Greener Journal of Medical Sciences

Excellence and Timeliness

  
  

Choose Language

Advertisements


Ikenga and Onotai

Greener Journal of Medical Sciences

Vol. 11(2), pp. 243-245, 2021

ISSN: 2276-7797

Copyright ©2021, the copyright of this article is retained by the author(s)

https://gjournals.org/GJMS

 

 

 

 

 

 

Otolaryngological manifestations in sickle cell disease patients in Port Harcourt.

 

 

Ikenga V O1; Onotai L O2

 

 

1 Department of Ear, Nose and Throat Surgery, Rivers State University Teaching Hospital

Port Harcourt.

2 Department of Ear, Nose and Throat Surgery, University of Port Harcourt Teaching Hospital Port Harcourt.

 

 

ARTICLE INFO

ABSTRACT

 

Article No.: 112121130

Type: Research

 

 

Background: Sickle Cell Disease is the most common hereditary disorder. The complications of the disease are seen in most human organs. Apart from hearing loss, there is paucity of information on other otorhinolaryngological manifestations of sickle cell disease in our environment.

Aim: To determine the common otolaryngological disorders in sickle cell disease patients in University of Port Harcourt Teaching Hospital

Patients and method: This was a three-year retrospective study of sickle cell patients seen in haematology and Ear, Nose and throat clinic university of Port Harcourt teaching hospital from June 1st, 2015 to June 30th, 2018.

Result: Sixty-three sickle cell disease patients aged 0- 29 years had otolaryngological conditions. There were fifty nine (59) HbSS and four (4) HbSC. Thirty-six (57.1%) of the patients had tonsillitis, thirteen (20.6%) had obstructive adenoid and tonsils, three (4.8%) had cerumen auris, one (1.6%) patient had sensorineural hearing and one (1.6%) patient had head and neck lymphoma.

Conclusion: The study revealed that diseases of the tonsils were the commonest otorhinolaryngological disorders seen among sickle cell disease patients in Port Harcourt. Prompt diagnosis and treatment is key to a favourable outcome.

 

 

Accepted:  23/11/2021

Published: 30/11/2021

 

*Corresponding Author

Onotai Lucky Obukowho

E-mail: onotailuckinx@ yahoo.co.uk

 

Keywords:

Otolaryngological, manifestations, sickle cell disease, patients.

 

 



 

 

REFERENCES

 

1. Hoffbrand, A.V., Petit, J.E., Moss, P.A.H., (2005) Genetic Disorders of heamoglobin: Essential Heamatology. 4th edition Science Massachusetts USA: Blackwell Publishing Limited, PP. 83-85.

 

2.Adekile, J.C., Adeodu, O.O. (2016) Haemoglobinopathies in Azubuike, J.C., Nkanginieme, K.E.O. edsPaediatrics and Child Health in Tropical Region, 3rd Ed. Lagos Educational Printing and Publishing, PP. 1051-1065.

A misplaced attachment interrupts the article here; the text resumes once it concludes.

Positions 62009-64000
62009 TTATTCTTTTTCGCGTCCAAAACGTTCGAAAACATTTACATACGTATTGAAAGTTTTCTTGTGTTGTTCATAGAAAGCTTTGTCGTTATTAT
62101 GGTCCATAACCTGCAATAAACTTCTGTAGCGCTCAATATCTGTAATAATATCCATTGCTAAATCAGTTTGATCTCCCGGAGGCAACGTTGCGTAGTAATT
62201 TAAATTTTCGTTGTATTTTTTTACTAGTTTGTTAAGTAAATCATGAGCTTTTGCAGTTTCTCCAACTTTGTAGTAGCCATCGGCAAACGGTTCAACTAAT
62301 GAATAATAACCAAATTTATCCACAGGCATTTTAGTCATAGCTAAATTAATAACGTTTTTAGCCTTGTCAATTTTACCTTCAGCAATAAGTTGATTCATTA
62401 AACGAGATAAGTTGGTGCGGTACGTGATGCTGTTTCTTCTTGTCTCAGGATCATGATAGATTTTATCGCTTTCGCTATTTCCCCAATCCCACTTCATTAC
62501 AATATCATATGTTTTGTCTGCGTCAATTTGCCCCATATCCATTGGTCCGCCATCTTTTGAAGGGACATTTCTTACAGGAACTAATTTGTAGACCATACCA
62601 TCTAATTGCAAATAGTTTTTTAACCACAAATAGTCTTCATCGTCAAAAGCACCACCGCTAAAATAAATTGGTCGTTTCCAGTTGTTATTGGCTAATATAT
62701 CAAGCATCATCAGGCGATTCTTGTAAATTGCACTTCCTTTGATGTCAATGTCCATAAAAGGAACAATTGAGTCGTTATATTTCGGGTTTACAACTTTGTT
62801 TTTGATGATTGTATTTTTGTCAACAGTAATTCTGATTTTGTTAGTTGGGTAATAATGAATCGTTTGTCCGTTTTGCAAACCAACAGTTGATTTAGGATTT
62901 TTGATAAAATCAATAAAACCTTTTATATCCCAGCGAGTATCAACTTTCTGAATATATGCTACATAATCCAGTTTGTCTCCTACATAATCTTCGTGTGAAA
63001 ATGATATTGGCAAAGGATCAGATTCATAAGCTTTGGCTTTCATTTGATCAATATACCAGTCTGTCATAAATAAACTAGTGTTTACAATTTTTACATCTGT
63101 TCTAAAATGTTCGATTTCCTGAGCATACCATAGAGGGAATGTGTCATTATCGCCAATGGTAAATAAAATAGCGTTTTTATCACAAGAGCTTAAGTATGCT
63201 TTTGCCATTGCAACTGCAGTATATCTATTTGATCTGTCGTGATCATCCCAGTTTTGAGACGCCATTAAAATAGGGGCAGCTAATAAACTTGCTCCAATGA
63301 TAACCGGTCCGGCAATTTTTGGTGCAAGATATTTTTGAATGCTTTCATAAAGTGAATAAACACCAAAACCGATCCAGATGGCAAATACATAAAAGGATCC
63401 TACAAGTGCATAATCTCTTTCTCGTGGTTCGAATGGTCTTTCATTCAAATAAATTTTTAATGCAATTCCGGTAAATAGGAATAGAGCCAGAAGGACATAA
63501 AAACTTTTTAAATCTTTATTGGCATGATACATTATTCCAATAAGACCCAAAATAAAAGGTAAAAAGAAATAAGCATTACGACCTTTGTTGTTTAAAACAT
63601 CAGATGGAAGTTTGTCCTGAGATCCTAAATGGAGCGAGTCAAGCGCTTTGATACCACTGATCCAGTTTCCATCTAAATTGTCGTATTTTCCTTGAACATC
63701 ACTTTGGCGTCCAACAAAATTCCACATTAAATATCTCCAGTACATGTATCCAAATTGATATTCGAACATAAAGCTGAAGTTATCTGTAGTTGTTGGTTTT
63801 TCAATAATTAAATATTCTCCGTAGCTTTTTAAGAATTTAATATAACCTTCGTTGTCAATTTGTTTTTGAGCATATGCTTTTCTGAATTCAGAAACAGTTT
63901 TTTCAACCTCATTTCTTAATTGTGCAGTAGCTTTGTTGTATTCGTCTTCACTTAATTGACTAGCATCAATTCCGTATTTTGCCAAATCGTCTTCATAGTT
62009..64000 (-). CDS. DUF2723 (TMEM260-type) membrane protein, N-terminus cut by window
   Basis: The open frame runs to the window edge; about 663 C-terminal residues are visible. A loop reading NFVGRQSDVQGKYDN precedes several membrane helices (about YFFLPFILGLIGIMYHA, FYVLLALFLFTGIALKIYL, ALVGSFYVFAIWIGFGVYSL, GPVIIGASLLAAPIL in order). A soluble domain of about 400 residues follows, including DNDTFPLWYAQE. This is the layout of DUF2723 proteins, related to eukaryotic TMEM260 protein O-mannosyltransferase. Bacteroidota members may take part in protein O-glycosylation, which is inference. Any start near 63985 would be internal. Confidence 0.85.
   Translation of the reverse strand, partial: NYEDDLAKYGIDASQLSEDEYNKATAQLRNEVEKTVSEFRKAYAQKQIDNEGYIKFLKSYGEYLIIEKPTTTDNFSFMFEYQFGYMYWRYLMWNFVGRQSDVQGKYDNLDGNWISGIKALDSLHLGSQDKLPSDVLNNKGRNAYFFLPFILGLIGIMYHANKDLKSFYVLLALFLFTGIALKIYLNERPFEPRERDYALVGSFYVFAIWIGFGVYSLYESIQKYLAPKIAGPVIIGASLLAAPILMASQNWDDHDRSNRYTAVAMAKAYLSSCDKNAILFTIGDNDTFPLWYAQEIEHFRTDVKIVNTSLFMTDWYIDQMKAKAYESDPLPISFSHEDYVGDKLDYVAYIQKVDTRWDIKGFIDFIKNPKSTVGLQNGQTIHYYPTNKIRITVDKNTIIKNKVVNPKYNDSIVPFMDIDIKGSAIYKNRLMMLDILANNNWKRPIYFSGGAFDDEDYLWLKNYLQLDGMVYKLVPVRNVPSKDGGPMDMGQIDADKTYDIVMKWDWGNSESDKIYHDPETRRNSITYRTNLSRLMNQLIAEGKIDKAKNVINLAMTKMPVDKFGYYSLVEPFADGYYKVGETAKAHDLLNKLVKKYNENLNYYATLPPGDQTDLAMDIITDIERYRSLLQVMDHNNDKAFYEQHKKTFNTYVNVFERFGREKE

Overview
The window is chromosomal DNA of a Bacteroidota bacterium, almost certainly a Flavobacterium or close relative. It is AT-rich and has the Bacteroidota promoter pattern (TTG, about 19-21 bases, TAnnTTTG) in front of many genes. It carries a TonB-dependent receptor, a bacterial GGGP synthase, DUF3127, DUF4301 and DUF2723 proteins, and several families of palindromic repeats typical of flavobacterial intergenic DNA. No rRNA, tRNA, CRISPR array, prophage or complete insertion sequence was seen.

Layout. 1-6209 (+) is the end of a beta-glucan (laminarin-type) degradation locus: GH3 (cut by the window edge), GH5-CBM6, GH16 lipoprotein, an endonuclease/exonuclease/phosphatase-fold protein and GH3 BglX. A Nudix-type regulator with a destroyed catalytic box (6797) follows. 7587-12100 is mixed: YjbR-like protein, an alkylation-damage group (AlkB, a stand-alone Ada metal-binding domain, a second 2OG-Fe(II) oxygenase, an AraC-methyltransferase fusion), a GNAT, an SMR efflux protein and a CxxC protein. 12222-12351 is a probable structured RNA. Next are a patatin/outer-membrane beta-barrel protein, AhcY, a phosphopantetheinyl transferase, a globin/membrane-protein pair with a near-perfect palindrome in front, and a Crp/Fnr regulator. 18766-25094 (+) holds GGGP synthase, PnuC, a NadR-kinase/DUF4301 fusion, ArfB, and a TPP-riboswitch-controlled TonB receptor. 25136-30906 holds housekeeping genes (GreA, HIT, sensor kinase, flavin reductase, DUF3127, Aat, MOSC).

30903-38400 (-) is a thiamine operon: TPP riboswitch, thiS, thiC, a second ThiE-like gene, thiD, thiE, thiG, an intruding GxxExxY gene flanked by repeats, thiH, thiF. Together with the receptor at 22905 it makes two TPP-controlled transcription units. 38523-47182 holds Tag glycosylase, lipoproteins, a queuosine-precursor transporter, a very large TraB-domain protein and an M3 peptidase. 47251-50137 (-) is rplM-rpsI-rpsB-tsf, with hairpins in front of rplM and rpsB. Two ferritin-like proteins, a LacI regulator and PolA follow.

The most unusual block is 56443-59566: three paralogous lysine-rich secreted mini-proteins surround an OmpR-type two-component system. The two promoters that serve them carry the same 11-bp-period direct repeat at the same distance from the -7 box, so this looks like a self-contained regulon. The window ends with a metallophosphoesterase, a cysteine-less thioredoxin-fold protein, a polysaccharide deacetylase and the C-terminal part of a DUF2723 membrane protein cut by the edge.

3. Ganong, W.F. (2005) Haemoglobin in Ganong, W.F., Ed review of medical Physiology. 22nded. New York: McGraw Hill, PP. 534-536.

 

4. Alabi’s Ernest K, Eletta P. Owolabi, A. Suleiman O. Otological Findings among Nigerian Children with Sickle Cell Anaemia, Int. J. PeadiatrOtorhiolaryngol 2008: 72(5): 659-663.

 

5. Salles C, Terse, T., Ramos, T., Daltro, C. Nascimento, V.M., Matos, M.A., Association between Adenontosillar Hypertrophy, Tonsillitis and Painful Crisis in Sickle Cell Disease J. Paediatric (Rioj) 2009:85(3): 249-253

 

6. Abou-Elmad KE, Otorhnological Manifestations of Sickle Cell Disease. Int. J PaediatrOtorrhnolaryngol, 2012; 76(1): 1-428.

 

7. Nando-Maino A, Williams, T.N. Olupot-Olupot P. Frequency and Severity of Epistaxis in Children with Sickle Cel;lAnaemia in Eastern Uganda: Case Control Study. BM Hematol 14 (2017).

 

8. Saito N, Nadgir, R.N, Flowers EN, Sakai, S. Clinical and Radiologic Manifestations of Sickle Cell Disease in the Head and Neck. http://doi.org/10.1148/rg.30409517

 

9. Mgbor N, Emordi I, Sensoumeural Hearing Loss in Nigeria Children with Sickle Cell Disease. Int. J. Peadiatr. 2004; 68(11):1413-16.

 

10. Onakoya, P.A., Nwaorgu, O.G.B., Shokunbi, W.A., Sensorineral Hearing Loss in Adult with Sickle Cell Anaemia. Jo.

 

11. Booth, J.B., Sudden and Fluctant Sensormenal Hearing Loss. Kerr AG, Booth JB eds. Scott-Brown’s  Otolarynology 6th Edition, Butterworth and Heinemann: 1997:22-28.

 

12. Ajulo, S.O. The Significance of Recurrent Tonsillitis in Sickle Cell Disease.Clin.Otolaryng ol Allied Science, 1994:19(3): 230-233.

 

13. Ijaduola, G.T., Akinyanju, O.O. Chronic Tonsillitis, Tonsillectory and sickle Cell Crisis J. Laryngol Otol., 1987: 101 (5):467-470

 

14. Chinawa, J.M., Akpeh, J.O. Chinawa, A.T., Clinical Profile and Pattern of adenoids Hypertrophy Among Children Attending a Private Hospital in Enugu, South East Nigeria. Pan African Medical Journal, 2015: 21:1919.6028.

 

15. Taveres de Gois CD, D’Avila, J.S., Cipolotti, R., Silva Lira, A. Leite Silva AL .Adenotonsillar Hypertrophy in Pre-School Children with Sickle Cell Disease and Diagnostic accuracy of Sleep Disturbance. Scale for Children. Int. Arch Otorhniolaryngol 2018:22(1):55-59.

 

16. Sambo, G.S., Saidu, A.J., Kirfi, A.M., Sani, M. Saudi, M.T. Epistaxis: The experience at Kaduna Nigeria Imedsoc. 2014:28(2):81-85.

 


 

 

Cite this Article: Ikenga VO; Onotai LO (2021). Otolaryngological manifestations in sickle cell disease patients in Port Harcourt. Greener Journal of Medical Sciences, 11(2): 243-245.

 


Call for Papers

Call for Scholarly Articles


Authors from around the world are invited to send scholary articles that suits the scope of this journal. The journal is currently open to submissions and will process and publish articles monthly in two yearly issues.


The journal is centered on quality and goes about its processes in a very timely fashion. Seasoned editors/reviewers will be consulted to review each article(s), profer quality evaluations and polish the articles with expertise before publication.


Simply send your article(s) as an e-mail attachment to manuscripts@acad.gjournals.org or manuscripts.igj@gmail.com.



Advertisements


Search

Login Form

Other Journals


Newsletter